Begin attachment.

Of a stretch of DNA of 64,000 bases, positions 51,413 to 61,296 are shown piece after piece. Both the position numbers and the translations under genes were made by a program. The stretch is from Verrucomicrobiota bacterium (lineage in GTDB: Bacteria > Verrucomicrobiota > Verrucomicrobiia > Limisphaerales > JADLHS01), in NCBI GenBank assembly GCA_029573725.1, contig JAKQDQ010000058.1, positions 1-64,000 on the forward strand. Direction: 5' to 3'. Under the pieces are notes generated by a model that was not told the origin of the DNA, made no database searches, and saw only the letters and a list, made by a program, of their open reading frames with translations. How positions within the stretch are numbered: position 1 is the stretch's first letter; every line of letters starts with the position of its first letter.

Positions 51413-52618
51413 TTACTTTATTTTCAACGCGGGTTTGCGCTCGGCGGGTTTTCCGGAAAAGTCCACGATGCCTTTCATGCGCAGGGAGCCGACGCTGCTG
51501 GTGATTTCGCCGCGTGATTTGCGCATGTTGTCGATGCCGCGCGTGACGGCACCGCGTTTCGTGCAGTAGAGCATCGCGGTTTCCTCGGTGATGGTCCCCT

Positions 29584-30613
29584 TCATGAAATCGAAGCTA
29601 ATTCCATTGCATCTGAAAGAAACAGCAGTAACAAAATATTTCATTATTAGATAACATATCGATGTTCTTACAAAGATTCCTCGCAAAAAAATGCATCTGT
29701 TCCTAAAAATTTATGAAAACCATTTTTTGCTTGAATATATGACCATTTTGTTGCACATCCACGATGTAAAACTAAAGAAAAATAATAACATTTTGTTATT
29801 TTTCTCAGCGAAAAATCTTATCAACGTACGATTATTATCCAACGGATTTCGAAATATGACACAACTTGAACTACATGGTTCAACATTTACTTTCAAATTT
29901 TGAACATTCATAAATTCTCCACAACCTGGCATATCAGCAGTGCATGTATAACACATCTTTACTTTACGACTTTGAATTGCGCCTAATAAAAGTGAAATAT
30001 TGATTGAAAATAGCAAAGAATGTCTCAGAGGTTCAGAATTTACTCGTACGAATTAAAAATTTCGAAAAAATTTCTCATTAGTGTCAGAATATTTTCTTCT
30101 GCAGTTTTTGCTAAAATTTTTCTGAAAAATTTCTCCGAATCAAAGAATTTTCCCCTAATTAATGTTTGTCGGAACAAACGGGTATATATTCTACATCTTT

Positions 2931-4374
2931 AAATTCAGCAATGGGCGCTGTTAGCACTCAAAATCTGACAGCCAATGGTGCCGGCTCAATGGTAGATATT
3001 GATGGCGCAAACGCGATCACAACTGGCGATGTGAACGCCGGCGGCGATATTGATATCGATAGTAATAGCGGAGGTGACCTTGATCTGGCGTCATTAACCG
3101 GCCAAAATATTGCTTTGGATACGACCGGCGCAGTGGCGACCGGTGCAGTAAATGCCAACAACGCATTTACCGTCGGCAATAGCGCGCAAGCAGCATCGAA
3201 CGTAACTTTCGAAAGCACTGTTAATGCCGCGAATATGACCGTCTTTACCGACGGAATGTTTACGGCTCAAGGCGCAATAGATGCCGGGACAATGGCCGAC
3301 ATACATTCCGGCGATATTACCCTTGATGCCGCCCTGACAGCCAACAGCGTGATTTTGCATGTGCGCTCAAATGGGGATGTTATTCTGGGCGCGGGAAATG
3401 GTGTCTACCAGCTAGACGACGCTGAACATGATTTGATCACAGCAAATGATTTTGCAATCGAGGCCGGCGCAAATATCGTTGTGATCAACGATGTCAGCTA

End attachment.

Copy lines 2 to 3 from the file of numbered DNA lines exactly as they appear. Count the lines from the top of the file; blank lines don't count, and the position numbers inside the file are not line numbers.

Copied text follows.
Positions 51413-52618
51413 TTACTTTATTTTCAACGCGGGTTTGCGCTCGGCGGGTTTTCCGGAAAAGTCCACGATGCCTTTCATGCGCAGGGAGCCGACGCTGCTG